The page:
Now let’s add the prospect of electronic Christmas cards into this discussion.
I DO like paper-based, snail-mailed Christmas cards. We receive a bunch of these every year, and now every two to three years we actually mail out printed photo Christmas cards. The best thing about printed Christmas cards is that the photos can be put on the refrigerator, and all of them can be kept (if desired) for years in a shoebox. The biggest problem with atomic/analog Christmas cards is they are EXPENSIVE to make and send, if you want to send out a bunch. In comparison, electronic Christmas cards are almost free– at least their additional marginal cost to create is almost nothing since we already have computers, Internet connections, digital cameras, editing software, etc.
In addition to periodically sending out educational technology updates via email, I also maintained a “friends and family” email list which I used at least once a month to send out links to new photo galleries and web-posted iMovies of our kids and family. That list moved from Eudora into Entourage, but eventually (just a few years ago) that mailing list also died. The biggest reason for this was the same difficulty I faced today in trying to send out our Christmas card to several hundred recipients: SMTP servers which relay email are now (in many cases) restricted to NOT permit an unlimited number of recipients in either the To, CC, or BCC lines of an email. This varies by ISP, but I do know that GMail as well as Yahoo Mail limit how many folks to whom you can send the same message. (GMail’s current limit is 100 recipients.) I did setup and try using a Google Group for our “friends and family” updates, but the same problem I’d anticipated for a Yahoo Group for my “Tools for the TEKS” updates cropped up: The process of creating a Google account and subscribing to the list was too complex or too much of a hassle for LOTS of people who were on my earlier email distribution list. I still hear from people who say things like, “You used to send out updates all the time with photos and movies of your kids. What happened?”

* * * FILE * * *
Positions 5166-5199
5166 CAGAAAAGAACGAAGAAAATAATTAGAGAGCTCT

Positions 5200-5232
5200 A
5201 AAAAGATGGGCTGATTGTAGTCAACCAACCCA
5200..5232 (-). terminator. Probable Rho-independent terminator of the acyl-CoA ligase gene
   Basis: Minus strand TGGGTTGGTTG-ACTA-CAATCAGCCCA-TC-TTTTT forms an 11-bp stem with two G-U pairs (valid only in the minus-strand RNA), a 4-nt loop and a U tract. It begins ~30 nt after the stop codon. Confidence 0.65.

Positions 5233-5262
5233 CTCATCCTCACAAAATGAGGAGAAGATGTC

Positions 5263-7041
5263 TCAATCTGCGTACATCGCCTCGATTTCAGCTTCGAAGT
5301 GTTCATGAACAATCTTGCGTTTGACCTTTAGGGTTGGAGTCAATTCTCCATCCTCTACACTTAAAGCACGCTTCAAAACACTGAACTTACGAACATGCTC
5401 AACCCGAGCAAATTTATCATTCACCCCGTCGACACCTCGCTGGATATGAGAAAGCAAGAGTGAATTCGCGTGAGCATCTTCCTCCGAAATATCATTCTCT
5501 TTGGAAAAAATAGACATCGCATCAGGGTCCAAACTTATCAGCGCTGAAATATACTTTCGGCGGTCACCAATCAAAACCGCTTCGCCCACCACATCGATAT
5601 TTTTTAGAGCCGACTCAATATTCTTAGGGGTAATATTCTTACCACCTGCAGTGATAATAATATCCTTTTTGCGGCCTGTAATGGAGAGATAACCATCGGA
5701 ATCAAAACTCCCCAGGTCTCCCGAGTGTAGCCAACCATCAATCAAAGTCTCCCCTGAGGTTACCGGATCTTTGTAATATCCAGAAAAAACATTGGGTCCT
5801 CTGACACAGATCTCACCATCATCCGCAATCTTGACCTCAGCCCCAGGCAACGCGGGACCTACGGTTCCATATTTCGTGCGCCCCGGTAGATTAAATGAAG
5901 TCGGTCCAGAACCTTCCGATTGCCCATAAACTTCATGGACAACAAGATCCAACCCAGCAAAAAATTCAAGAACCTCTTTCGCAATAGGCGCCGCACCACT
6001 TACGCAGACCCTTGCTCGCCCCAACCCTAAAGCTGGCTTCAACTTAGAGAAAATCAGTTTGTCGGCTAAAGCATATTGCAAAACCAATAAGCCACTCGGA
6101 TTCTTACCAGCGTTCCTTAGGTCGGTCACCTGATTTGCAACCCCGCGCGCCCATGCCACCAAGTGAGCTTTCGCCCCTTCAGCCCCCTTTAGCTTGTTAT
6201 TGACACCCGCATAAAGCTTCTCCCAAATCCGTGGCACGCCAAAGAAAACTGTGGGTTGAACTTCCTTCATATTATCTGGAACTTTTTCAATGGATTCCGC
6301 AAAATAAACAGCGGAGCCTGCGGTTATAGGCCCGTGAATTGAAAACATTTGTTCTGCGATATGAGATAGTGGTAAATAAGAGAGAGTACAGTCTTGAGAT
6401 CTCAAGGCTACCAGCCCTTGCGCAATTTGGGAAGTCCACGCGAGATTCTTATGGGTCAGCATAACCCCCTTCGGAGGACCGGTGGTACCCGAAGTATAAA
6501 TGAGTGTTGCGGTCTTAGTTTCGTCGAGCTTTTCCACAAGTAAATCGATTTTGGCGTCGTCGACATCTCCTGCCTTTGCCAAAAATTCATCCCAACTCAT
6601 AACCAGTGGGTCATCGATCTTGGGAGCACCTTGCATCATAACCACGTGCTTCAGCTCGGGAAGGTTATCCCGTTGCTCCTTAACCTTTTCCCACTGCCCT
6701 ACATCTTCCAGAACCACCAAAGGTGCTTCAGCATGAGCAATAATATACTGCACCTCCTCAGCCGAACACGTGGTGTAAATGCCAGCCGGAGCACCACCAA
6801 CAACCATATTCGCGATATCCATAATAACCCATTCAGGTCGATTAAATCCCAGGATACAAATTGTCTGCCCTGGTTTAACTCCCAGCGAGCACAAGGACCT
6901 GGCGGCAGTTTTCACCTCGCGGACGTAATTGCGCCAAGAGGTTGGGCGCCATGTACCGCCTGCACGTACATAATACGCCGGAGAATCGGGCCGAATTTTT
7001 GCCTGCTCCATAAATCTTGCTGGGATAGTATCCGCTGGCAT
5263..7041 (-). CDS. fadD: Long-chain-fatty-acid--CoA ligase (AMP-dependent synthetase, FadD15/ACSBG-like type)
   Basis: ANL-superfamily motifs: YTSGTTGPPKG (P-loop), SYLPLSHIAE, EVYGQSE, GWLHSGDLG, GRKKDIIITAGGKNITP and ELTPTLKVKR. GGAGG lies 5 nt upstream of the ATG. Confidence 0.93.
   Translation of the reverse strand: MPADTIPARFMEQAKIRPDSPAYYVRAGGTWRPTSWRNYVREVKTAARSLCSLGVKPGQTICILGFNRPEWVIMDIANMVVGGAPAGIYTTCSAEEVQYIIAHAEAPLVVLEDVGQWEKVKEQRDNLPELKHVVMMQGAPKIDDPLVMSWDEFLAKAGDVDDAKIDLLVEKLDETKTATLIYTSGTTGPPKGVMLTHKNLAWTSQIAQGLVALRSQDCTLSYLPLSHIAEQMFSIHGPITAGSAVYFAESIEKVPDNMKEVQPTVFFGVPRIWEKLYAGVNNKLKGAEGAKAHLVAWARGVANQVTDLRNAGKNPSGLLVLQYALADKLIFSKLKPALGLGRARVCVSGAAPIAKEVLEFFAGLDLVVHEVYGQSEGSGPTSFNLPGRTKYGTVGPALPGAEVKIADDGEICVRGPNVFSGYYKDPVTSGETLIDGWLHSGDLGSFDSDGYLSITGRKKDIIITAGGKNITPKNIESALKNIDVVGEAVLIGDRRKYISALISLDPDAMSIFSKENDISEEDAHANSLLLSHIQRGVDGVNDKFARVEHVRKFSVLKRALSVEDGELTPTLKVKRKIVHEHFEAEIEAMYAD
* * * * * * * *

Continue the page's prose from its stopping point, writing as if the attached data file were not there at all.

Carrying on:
What happened was I got tired of manually managing an email distribution list and jumping through hoops to send our mass emails. Now I publish photos regularly to Flickr and restrict most of the pics of our kids to family/friends only. Unfortunately, from a photo sharing and communication standpoint, I would estimate less than 10% of the people to whom I’d previously sent these updates now are registered/recognized friends or family on Flickr.
Isn’t it amazing how in many contexts, we’ll default back to a tool or procedure we know, we’ve used in the past, and with which we are familiar rather than blazing a new trail into the unknown? Today was no exception. Since I own a licensed copy of Filemaker Pro 7, I researched different plug-in options for sending email from Filemaker since I’ve done this successfully in the past. I found the “360Works Email plugin” and MondoMail, but I couldn’t get either one to readily work. With a little more research, I learned that CNS has released a new version of SMTPit for newer versions of Filemaker, called SMTPit Pro. I ended up using it with my version of Filemaker to email out our Christmas card as a PDF attachment. (Yes, I could have posted this online and emailed out a link, but the multiple recipient issue would still have been a challenge. In addition, I find it better now that more people are accessing email with smartphones to send the actual attachment in cases like this. I could be wrong, but I think that’s more user-friendly.)